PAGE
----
Sometimes I think there might be such a thing as too much data.
I expanded my research program a few years ago from just taxonomy and systematics, into community ecology of insects. This meant I had to change the way I view fieldwork and sampling and data management and publication. Mostly, it changed the way I deal with samples, because in ecological analyses, it’s not just the presence or absence of a species that matters, but the relative abundance of species from place to place, time to time. Obviously – and this might just be the biggest difference in how “Taxonomist Me” collects compared to “Ecologist Me” – I can’t simply stop collecting a particular species when I have “enough”. To do so would mess up a lot of the quantitative analyses we need to do in order to answer our ecological questions.
Our ongoing Diptera work in the Northern Biodiversity Program is a fantastic example of the challenges with Big Data Sets. Two years of large scale sampling (plus a partial third), 12 main sites, 2 weeks per site, 6 Malaise trap samples, 54 pan traps, 54 pitfall traps and multiple sweep samples per site. And flies are the most abundant and diverse group of insects in the arctic. By a LONG way. Don’t let moth people or wasp people tell you any different. We are drowning in flies. I’m thinking about this today in particular because Sabrina and Élodie, our summer stars of sorting, are expanding and rearranging the drawers of NBP Diptera to make room for more material. Again. And not for the last time.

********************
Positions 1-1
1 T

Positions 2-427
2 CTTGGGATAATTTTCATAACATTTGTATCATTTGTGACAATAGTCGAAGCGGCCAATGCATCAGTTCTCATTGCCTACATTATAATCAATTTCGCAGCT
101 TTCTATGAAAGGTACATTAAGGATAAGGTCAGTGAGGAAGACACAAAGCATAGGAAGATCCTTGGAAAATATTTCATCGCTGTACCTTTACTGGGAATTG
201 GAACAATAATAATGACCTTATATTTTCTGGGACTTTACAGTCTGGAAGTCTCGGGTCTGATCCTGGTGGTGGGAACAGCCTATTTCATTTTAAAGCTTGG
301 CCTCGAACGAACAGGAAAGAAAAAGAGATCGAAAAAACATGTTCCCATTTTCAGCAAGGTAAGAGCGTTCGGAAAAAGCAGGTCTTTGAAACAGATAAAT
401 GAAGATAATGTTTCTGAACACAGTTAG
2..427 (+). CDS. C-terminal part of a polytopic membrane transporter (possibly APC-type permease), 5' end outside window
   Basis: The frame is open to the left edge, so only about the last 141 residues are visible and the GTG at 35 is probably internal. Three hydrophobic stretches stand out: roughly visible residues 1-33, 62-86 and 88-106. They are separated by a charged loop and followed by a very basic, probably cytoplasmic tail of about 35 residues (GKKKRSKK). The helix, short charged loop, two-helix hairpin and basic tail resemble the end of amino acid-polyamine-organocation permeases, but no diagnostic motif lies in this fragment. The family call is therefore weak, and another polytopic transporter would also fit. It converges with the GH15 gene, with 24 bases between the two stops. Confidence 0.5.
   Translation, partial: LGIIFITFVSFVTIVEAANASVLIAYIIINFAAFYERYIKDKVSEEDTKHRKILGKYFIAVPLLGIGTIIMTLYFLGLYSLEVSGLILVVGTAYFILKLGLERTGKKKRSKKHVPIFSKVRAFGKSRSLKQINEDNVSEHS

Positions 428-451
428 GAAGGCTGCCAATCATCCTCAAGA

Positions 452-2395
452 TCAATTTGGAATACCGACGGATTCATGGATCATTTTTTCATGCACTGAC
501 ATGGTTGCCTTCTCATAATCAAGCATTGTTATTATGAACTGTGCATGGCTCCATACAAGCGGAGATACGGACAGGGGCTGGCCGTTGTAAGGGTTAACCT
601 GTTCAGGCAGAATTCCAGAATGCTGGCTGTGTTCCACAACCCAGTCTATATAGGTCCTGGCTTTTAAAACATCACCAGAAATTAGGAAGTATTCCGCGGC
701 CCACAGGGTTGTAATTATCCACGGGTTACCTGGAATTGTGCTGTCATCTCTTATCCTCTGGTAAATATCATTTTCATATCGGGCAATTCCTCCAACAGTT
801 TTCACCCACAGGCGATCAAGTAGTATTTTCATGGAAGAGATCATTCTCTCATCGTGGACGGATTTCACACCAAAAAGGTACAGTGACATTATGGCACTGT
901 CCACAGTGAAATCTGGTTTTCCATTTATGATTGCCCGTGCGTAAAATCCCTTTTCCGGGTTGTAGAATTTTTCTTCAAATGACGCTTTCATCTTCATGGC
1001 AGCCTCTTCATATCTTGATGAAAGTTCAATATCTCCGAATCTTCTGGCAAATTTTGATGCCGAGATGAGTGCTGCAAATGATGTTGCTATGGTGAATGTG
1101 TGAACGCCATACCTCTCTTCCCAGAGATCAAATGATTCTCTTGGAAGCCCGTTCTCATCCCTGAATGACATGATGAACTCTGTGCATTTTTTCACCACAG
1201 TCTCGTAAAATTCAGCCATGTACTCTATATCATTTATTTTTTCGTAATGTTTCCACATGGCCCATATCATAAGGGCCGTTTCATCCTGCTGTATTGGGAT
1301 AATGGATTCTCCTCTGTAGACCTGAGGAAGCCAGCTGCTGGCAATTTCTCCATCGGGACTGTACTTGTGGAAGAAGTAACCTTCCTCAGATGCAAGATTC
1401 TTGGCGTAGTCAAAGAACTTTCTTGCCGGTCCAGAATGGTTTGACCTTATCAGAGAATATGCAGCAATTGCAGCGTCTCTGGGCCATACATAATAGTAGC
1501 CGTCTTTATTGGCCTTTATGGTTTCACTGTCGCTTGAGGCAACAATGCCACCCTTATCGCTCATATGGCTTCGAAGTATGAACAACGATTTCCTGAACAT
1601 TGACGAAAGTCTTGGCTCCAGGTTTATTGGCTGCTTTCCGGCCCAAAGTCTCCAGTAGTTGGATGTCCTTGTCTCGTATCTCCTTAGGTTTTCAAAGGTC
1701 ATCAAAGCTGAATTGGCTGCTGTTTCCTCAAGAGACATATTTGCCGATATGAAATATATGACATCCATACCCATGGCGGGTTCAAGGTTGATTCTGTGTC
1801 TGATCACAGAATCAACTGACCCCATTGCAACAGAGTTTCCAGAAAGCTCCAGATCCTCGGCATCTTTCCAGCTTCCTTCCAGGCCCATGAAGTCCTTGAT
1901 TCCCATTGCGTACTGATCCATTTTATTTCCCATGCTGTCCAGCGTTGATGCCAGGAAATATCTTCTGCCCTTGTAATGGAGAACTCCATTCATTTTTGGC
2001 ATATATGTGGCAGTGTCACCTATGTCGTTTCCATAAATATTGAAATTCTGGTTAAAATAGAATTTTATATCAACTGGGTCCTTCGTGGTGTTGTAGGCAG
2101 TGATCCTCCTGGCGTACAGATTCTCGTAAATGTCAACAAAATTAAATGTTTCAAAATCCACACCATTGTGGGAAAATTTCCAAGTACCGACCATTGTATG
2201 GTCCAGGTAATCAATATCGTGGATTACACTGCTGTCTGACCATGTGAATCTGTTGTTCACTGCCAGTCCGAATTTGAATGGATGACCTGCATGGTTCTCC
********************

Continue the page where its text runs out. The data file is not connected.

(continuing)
Field work is a delightful and high-profile, but very brief, component of a project like this one. The vast majority of the time and effort happens in the lab, as samples are sorted, specimens are processed, and species are identified and arranged for eventual data entry and analysis.
And it’s when the drawers of identified material start to pile up that we realize just how much work there is still to do.
A lot of us here in the Lyman (Meagan, Anna, Sabrina, Élodie, Amélie, Stéphanie, Terry) as well as some colleagues from the Canadian National Collection in Ottawa have already spent a lot of time identifying flies from the NBP’s arctic sites. We’ve found new species in some families, northern records of groups we didn’t expect to see up there, some intriguing patterns of change over space and over time in northern flies. And we’ve barely scratched the surface.
We’ll be mining this monster data set for years to come. And great things (taxonomic, ecological, genetic) will come out of it.
I just have to remind myself not to look at the entire enormous pile of insect drawers all at once. It’s, well, too scary.